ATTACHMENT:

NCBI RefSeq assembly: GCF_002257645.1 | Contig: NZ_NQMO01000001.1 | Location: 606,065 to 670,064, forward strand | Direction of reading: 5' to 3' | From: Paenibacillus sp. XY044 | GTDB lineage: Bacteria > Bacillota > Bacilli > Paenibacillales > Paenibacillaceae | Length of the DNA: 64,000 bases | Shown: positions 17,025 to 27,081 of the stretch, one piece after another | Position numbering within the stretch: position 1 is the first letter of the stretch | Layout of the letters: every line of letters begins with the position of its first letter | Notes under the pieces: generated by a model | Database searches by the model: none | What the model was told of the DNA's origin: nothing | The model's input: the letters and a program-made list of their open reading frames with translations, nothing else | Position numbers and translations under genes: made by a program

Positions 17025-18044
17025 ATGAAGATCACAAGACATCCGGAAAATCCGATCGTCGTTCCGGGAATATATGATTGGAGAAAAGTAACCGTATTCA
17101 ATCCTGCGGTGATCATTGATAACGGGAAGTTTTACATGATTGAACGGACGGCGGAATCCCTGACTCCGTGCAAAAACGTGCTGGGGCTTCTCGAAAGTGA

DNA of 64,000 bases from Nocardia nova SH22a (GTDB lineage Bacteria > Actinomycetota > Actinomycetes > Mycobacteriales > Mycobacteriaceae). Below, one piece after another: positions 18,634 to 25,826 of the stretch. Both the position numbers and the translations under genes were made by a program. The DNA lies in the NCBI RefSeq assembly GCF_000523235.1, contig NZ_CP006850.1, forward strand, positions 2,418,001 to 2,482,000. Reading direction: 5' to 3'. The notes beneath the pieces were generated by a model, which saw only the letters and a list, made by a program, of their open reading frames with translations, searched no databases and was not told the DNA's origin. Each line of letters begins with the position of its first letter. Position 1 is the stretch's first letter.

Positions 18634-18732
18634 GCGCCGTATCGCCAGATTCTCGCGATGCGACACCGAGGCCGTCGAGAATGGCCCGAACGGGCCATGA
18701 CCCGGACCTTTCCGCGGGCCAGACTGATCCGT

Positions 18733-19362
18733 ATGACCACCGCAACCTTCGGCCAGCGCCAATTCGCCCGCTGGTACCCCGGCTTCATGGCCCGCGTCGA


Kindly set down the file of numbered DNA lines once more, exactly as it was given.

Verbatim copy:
NCBI RefSeq assembly: GCF_002257645.1 | Contig: NZ_NQMO01000001.1 | Location: 606,065 to 670,064, forward strand | Direction of reading: 5' to 3' | From: Paenibacillus sp. XY044 | GTDB lineage: Bacteria > Bacillota > Bacilli > Paenibacillales > Paenibacillaceae | Length of the DNA: 64,000 bases | Shown: positions 17,025 to 27,081 of the stretch, one piece after another | Position numbering within the stretch: position 1 is the first letter of the stretch | Layout of the letters: every line of letters begins with the position of its first letter | Notes under the pieces: generated by a model | Database searches by the model: none | What the model was told of the DNA's origin: nothing | The model's input: the letters and a program-made list of their open reading frames with translations, nothing else | Position numbers and translations under genes: made by a program

Positions 17025-18044
17025 ATGAAGATCACAAGACATCCGGAAAATCCGATCGTCGTTCCGGGAATATATGATTGGAGAAAAGTAACCGTATTCA
17101 ATCCTGCGGTGATCATTGATAACGGGAAGTTTTACATGATTGAACGGACGGCGGAATCCCTGACTCCGTGCAAAAACGTGCTGGGGCTTCTCGAAAGTGA

DNA of 64,000 bases from Nocardia nova SH22a (GTDB lineage Bacteria > Actinomycetota > Actinomycetes > Mycobacteriales > Mycobacteriaceae). Below, one piece after another: positions 18,634 to 25,826 of the stretch. Both the position numbers and the translations under genes were made by a program. The DNA lies in the NCBI RefSeq assembly GCF_000523235.1, contig NZ_CP006850.1, forward strand, positions 2,418,001 to 2,482,000. Reading direction: 5' to 3'. The notes beneath the pieces were generated by a model, which saw only the letters and a list, made by a program, of their open reading frames with translations, searched no databases and was not told the DNA's origin. Each line of letters begins with the position of its first letter. Position 1 is the stretch's first letter.

Positions 18634-18732
18634 GCGCCGTATCGCCAGATTCTCGCGATGCGACACCGAGGCCGTCGAGAATGGCCCGAACGGGCCATGA
18701 CCCGGACCTTTCCGCGGGCCAGACTGATCCGT

Positions 18733-19362
18733 ATGACCACCGCAACCTTCGGCCAGCGCCAATTCGCCCGCTGGTACCCCGGCTTCATGGCCCGCGTCGA